Faye Arlt

Retiring after 50 years in nursing

Ciara Parizek/MDN Faye Arlt on her last day of work before retiring at Somerset Court on Friday.

Nursing can be a difficult field. Men and women who serve as nurses in hospitals might see some gruesome things, or have a patient who might make their day just a little bit better with a corny joke.

That was the case for Faye Arlt, 76, who spent 50 years of her life helping others as a nurse, now ready to retire. Friday was her last day of work, planning to spend the rest of her years with her family.

When Arlt was 14 years old, her sister-in-law was a nurse’s aide at St. Joseph’s Hospital, and she decided she wanted to try it. She spoke with Sister Mary, when nuns ran the hospital, and asked if she could work in the pediatric department. Arlt said Sister Mary’s reply was “You’re not old enough yet.” She did mention to Arlt that one of the supervisors in the auditing department was pregnant and would soon need a babysitter. That was how she got her babysitting job.

Years later, she got married, had three children, and decided they needed a little extra money. Starting as a nurse’s aide in the surgical department, Arlt helped those in need for two years. Before Trinity bought St. Joseph’s Hospital, it was split into east wing and west wing. The east wing was ear, nose and throat, and for “minor sugeries.” The west wing was reserved for “major surgeries,” such as having a gallbladder removed, “back when that was a major thing.”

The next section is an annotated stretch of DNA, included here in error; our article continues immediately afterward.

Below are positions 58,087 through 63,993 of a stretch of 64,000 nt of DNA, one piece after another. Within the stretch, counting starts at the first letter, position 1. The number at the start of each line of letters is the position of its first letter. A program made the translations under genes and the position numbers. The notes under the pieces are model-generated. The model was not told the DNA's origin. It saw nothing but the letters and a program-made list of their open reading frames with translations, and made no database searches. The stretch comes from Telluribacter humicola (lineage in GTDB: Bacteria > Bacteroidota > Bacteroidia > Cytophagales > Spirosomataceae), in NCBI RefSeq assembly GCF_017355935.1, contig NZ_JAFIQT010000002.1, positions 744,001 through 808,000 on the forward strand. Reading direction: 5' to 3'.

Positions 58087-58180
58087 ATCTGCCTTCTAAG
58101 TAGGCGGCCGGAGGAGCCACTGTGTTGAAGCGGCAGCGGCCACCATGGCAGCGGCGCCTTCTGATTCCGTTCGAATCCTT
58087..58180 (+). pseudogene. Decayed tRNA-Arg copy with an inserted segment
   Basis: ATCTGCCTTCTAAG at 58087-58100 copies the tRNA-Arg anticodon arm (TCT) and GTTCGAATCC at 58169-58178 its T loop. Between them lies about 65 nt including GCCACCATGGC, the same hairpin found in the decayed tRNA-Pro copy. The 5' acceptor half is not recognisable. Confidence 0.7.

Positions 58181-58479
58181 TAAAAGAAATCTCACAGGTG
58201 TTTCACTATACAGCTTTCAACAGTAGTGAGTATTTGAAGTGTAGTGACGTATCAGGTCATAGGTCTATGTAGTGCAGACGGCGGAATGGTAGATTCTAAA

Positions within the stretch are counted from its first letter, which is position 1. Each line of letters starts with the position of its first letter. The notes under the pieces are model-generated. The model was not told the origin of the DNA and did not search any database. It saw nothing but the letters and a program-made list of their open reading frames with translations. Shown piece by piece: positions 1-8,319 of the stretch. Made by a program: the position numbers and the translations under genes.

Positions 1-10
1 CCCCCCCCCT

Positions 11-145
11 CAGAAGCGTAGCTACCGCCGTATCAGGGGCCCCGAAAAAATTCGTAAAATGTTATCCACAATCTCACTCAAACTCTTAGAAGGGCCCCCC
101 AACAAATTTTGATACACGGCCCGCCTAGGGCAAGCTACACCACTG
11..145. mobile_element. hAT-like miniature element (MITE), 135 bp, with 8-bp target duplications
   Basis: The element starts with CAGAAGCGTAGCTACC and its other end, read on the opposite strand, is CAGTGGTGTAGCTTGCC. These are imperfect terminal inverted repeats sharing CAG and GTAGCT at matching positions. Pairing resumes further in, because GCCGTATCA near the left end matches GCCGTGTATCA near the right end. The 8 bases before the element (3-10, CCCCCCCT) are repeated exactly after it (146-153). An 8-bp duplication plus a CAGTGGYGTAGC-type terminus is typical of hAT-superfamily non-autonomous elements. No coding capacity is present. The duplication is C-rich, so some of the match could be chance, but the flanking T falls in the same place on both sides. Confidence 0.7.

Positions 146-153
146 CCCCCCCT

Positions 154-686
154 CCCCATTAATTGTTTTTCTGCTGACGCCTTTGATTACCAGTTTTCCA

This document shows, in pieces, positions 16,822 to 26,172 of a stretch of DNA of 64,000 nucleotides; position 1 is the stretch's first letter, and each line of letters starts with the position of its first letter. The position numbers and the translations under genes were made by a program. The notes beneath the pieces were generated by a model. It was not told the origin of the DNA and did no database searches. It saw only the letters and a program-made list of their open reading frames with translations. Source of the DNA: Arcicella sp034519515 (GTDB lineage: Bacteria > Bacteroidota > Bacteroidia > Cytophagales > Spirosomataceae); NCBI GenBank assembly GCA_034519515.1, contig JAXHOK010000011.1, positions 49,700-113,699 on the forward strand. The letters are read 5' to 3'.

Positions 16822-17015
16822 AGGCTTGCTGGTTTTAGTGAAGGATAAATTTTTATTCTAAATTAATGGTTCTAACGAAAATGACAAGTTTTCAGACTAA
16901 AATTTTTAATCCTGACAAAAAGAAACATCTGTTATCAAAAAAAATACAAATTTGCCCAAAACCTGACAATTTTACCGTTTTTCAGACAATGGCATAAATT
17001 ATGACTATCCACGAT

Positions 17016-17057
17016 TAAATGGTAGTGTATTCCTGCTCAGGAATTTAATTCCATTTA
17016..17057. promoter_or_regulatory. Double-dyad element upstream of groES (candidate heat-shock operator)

She said she took a break from work for six months after her oldest daughter started first grade. Arlt went back to work as a nurse’s aide when she was 23, taking classes for CPR, taking temperatures and checking blood pressures. Rubbing patients’ backs and cleaning their faces and hands were among the many responsibilities she had day and night. “It was so busy!” Two nurses, an aide and orderlies oversaw 43 patients at a time sometimes.

Five years later at age 28, Arlt got a call from her sister-in-law, who said, “You always talk about wanting to go to nurse training one day.” After the women got off the phone, she went to talk to her husband of 60 years, Ernie, about what her sister-in-law had said. He replied with “Yeah, right.” Arlt knew it would be something they would have to work out, having three kids to take care of.

She also spoke with her parents and two other nurse friends about the advance she wanted to make in her life. They all helped her the best they could, and she “wouldn’t have made it without them.”

While she was gone in Devils Lake for nursing school five days a week, one of Arlt’s friends would pick up her three children, Carla, Jeffery, and Allyson, from school, who were 6, 7, and 9 years old respectively. The Arlt children went to the same church and school as the friend’s children so they would be dropped off at Arlt’s parents’ house, where dinner was ready upon their arrival. Arlt’s husband picked them up from their grandparents’ house and took them home to do homework and take baths before bedtime.

Arlt said the program she was in went a whole year, living with her sister and her three kids in Devils Lake. She went home every Friday night and “zoomed down the highway” to get back to her family. There was one weekend, however, that she was not able to make it home, so her husband and children went down to visit her instead.

She also made it through the program with the help of another nurse who helped her study when they were on night shifts. After a lot of hard work and determination, she graduated from the nursing program in 1972 to become a licensed practical nurse (LPN).